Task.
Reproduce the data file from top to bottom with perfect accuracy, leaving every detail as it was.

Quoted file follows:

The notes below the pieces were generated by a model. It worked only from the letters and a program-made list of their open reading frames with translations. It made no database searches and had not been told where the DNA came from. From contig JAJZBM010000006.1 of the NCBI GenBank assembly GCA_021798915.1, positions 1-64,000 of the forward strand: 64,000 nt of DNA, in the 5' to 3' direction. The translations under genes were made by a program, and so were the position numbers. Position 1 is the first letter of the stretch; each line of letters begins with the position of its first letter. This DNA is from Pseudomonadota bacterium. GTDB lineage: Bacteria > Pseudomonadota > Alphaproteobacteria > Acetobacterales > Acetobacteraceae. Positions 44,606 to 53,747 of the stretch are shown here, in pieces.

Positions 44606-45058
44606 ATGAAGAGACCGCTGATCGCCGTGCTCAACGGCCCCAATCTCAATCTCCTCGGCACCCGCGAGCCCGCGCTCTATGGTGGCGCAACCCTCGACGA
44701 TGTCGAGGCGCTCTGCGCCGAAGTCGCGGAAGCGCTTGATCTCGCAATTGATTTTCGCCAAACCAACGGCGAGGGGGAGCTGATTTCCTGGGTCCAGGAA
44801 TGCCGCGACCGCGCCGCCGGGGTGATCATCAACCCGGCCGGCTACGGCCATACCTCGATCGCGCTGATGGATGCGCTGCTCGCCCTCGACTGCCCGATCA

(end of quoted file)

The notes below the pieces were generated by a model. It worked only from the letters and a program-made list of their open reading frames with translations. It made no database searches and had not been told where the DNA came from. From contig JAJZBM010000006.1 of the NCBI GenBank assembly GCA_021798915.1, positions 1-64,000 of the forward strand: 64,000 nt of DNA, in the 5' to 3' direction. The translations under genes were made by a program, and so were the position numbers. Position 1 is the first letter of the stretch; each line of letters begins with the position of its first letter. This DNA is from Pseudomonadota bacterium. GTDB lineage: Bacteria > Pseudomonadota > Alphaproteobacteria > Acetobacterales > Acetobacteraceae. Positions 44,606 to 53,747 of the stretch are shown here, in pieces.

Positions 44606-45058
44606 ATGAAGAGACCGCTGATCGCCGTGCTCAACGGCCCCAATCTCAATCTCCTCGGCACCCGCGAGCCCGCGCTCTATGGTGGCGCAACCCTCGACGA
44701 TGTCGAGGCGCTCTGCGCCGAAGTCGCGGAAGCGCTTGATCTCGCAATTGATTTTCGCCAAACCAACGGCGAGGGGGAGCTGATTTCCTGGGTCCAGGAA
44801 TGCCGCGACCGCGCCGCCGGGGTGATCATCAACCCGGCCGGCTACGGCCATACCTCGATCGCGCTGATGGATGCGCTGCTCGCCCTCGACTGCCCGATCA